Meanwhile, Leopalace21 soared over 15 percent after the scandal-tainted apartment builder reported a recovery in occupancy.

On the economic front, official data showed that Japan posted a current account surplus of 524.0 billion yen in December, up 12.8 percent from last year. That exceeded expectations for a surplus of 464.7 billion yen following the 1,436.8 billion yen surplus in November.

Australian markets fell slightly, dragged down by miners and energy companies as deaths from the coronavirus outbreak crossed 900.

The benchmark S&P/ASX 200 Index slipped 10.10 points, or 0.1 percent, to 7,012.50, while the broader All Ordinaries Index ended down 13.40 points, or 0.2 percent, at 7,108.

Mining heavyweight BHP lost about 1 percent, while rival Rio Tinto ended marginally lower. Energy stocks such as Oil Search, Woodside Petroleum and Origin Energy fell between 0.6 percent and 1.7 percent. The big four banks ended with modest losses.

Boral plunged 10.7 percent after the company said an investigation had found inflated earnings at its North American window-making business.

On the other hand, JB Hi-Fi shares soared 11.5 percent as a strong Christmas helped the electronics retailer lift first-half profit and boost its interim payout to shareholders.

Gold miner Evolution Mining jumped 7.7 percent, Newcrest Mining rallied 2.2 percent and Northern Star Resources rose 1.2 percent as gold climbed for a fourth straight day.

Rail freight operator Aurizon Holdings climbed 2.6 percent as it reported a 19 percent increase in net profit for the first half of the year.

Seoul stocks ended lower as investors continued to fret about the economic impact of the coronavirus outbreak in China that has killed more than 900 people. The benchmark Kospi ended down 10.88 points, or 0.5 percent, at 2,201.07.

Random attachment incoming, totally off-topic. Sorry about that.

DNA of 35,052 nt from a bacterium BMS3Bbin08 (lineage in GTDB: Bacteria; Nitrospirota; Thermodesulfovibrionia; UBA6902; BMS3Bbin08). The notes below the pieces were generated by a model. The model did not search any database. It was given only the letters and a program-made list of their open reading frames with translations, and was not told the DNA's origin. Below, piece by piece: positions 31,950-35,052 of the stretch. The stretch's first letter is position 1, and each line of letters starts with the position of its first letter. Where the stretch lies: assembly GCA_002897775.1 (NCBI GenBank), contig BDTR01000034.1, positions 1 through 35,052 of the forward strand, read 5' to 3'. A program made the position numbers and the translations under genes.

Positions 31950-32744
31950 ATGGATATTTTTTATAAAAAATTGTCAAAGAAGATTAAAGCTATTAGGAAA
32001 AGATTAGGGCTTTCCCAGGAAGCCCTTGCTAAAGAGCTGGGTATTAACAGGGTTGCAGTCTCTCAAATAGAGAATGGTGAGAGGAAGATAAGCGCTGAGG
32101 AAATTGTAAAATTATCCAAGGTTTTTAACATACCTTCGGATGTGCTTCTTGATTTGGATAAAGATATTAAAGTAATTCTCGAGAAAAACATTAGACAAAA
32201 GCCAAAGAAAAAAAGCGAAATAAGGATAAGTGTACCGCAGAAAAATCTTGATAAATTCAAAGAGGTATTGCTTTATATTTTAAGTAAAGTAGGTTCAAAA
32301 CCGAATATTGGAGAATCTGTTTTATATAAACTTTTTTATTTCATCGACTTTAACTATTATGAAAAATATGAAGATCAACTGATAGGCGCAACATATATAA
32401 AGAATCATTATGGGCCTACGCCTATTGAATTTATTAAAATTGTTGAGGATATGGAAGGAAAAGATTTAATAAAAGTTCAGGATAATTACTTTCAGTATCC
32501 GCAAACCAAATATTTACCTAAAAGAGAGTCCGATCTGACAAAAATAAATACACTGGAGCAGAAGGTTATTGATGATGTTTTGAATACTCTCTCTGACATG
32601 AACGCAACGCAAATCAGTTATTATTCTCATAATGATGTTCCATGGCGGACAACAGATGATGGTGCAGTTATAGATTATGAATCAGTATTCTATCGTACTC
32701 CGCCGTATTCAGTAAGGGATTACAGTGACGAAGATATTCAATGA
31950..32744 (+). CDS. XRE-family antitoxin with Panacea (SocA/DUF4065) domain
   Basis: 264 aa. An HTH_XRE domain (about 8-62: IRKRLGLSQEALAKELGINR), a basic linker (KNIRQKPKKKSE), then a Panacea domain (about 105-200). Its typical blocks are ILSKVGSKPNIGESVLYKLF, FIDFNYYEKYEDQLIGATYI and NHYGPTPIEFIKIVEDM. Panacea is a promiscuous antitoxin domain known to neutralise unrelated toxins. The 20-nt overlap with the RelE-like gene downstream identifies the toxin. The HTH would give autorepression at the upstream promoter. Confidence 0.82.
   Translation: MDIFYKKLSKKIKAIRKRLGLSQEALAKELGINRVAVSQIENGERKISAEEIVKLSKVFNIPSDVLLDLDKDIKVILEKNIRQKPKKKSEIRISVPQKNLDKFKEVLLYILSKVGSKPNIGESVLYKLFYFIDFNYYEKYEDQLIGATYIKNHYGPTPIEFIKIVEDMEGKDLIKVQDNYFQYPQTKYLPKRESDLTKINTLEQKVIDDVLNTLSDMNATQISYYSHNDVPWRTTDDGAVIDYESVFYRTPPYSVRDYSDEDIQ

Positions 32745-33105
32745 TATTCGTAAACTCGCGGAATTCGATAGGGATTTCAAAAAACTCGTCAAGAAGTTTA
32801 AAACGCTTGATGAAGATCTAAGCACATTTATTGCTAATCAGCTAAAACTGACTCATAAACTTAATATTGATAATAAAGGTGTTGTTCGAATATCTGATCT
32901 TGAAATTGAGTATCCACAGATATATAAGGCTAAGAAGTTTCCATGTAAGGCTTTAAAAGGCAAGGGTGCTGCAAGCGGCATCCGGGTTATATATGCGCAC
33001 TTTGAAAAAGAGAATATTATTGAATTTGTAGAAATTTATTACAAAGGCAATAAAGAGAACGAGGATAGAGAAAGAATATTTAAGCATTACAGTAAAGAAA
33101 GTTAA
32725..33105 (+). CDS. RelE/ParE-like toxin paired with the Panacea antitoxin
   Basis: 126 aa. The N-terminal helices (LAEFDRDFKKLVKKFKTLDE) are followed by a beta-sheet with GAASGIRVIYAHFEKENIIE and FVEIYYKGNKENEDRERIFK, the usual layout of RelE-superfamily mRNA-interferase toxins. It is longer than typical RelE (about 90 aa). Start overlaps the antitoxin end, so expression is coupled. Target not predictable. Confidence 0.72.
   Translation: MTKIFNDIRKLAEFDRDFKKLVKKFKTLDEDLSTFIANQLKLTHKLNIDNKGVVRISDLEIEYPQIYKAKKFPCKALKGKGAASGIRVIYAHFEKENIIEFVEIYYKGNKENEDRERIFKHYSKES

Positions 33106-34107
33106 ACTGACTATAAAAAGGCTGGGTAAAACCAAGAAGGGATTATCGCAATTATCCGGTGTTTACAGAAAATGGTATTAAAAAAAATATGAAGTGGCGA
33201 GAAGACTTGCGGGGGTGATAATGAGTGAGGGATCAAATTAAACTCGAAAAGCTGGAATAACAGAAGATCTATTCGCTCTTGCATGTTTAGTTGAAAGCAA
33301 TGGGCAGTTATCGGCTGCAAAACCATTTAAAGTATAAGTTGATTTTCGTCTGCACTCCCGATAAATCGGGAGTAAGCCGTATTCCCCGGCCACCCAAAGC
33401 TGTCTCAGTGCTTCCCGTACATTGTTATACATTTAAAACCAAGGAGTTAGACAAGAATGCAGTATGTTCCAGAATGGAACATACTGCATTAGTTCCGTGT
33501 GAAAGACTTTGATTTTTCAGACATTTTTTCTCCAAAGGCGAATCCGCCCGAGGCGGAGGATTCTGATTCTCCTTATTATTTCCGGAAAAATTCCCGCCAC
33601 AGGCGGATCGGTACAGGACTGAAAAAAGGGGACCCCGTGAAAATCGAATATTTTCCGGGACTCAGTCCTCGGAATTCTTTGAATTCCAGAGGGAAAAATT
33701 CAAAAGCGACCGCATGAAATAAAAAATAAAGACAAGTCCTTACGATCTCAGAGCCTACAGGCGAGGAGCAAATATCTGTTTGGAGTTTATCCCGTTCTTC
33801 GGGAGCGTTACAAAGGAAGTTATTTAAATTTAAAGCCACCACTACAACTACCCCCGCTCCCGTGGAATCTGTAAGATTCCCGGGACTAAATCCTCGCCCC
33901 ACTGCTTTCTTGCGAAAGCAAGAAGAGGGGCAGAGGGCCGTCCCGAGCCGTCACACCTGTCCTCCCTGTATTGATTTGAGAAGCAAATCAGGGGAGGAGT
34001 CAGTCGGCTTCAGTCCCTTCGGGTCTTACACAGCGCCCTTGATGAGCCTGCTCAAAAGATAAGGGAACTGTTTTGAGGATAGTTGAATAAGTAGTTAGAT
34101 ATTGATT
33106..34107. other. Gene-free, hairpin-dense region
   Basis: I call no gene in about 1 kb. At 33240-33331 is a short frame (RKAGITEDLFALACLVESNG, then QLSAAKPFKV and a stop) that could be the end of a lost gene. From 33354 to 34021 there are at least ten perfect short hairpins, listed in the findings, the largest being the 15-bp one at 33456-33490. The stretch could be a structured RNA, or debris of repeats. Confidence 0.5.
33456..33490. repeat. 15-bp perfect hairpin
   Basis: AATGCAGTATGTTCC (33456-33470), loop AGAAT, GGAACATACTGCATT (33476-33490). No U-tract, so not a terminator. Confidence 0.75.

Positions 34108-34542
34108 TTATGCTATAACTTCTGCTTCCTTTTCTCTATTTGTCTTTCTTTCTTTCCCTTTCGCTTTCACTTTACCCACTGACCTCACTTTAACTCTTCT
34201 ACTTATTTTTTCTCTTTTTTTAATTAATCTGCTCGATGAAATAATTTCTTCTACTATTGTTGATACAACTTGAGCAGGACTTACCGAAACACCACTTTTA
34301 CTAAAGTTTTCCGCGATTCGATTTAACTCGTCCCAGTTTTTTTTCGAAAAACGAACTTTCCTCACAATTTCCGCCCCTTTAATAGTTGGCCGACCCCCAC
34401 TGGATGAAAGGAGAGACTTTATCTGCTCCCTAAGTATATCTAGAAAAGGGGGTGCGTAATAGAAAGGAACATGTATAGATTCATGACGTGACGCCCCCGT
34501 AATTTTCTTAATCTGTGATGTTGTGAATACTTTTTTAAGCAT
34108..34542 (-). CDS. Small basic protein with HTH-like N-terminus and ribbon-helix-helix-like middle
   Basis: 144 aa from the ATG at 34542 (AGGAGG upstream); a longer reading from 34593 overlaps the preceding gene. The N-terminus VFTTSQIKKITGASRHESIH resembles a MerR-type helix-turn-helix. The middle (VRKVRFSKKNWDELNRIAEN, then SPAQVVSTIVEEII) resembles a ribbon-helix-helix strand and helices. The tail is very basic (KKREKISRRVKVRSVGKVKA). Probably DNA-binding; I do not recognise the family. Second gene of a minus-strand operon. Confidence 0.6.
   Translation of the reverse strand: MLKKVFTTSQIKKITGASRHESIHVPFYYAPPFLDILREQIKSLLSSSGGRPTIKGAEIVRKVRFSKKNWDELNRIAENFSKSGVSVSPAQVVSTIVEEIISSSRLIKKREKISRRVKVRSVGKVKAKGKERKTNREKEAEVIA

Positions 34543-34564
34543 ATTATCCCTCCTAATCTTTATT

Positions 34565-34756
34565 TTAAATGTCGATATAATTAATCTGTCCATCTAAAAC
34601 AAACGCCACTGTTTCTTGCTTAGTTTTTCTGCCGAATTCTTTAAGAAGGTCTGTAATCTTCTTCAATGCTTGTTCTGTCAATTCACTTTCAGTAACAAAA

European stocks have edged lower on Monday amid rising concerns over the severity of the coronavirus outbreak, which has infected more than 40,600 people globally.

WHO Director-General Tedros Adhanom Ghebreyesus voiced concern over the spread from people with no travel history to China, saying, "We may only be seeing the tip of the iceberg."

Investors also kept an eye on political developments in Ireland, where Prime Minister Leo Varadkar was re-elected by a narrow margin as a member of the lower house of the Irish parliament in the country's general election.

While the U.K.'s FTSE 100 Index has dipped by 0.2 percent, the German DAX Index is down by 0.3 percent and the French CAC 40 Index is down by 0.4 percent.

Shares of Air France KLM have moved to the downside on the day after the airline passenger traffic figures for January.

Workspace Group has also dipped. The real estate investment trust has announced the appointment of David Benson as Chief Financial Officer, effective April 1.

On the other hand, NMC Health has soared after saying it has received two preliminary approaches from private equity firms.

Exor, which controls Fiat Chrysler, has also jumped after confirming Sunday that it is in exclusive talks to sell reinsurer PartnerRe to France's Covéa.

Daimler has also moved to the upside. German newspaper Handelsblatt reported that the luxury carmaker plans to cut up to 15,000 jobs to reduce costs.

U.S. Economic Reports

No major U.S. economic data is scheduled to be released today, although reports on consumer prices, retail sales and industrial production are likely to attract attention in the coming days along with Federal Reserve Chairman Jerome Powell's testimony on Capitol Hill.

Stocks In Focus

Shares of L Brands (LB) are moving significantly higher in pre-market trading after a report from CNBC said the retailer is close to a deal to sell Victoria's Secret to private equity company Sycamore Partners.

Computer and printer maker HP Inc. (HPQ) is also likely to see initial strength on news Xerox (XRX) has raised its offer to acquire the company to $24 per share from $22 per share.

On the other hand, shares of Eli Lilly (LLY) may come after pressure after the drug maker said a trial of its experimental treatment for a form of Alzheimer's failed to meet its primary endpoint.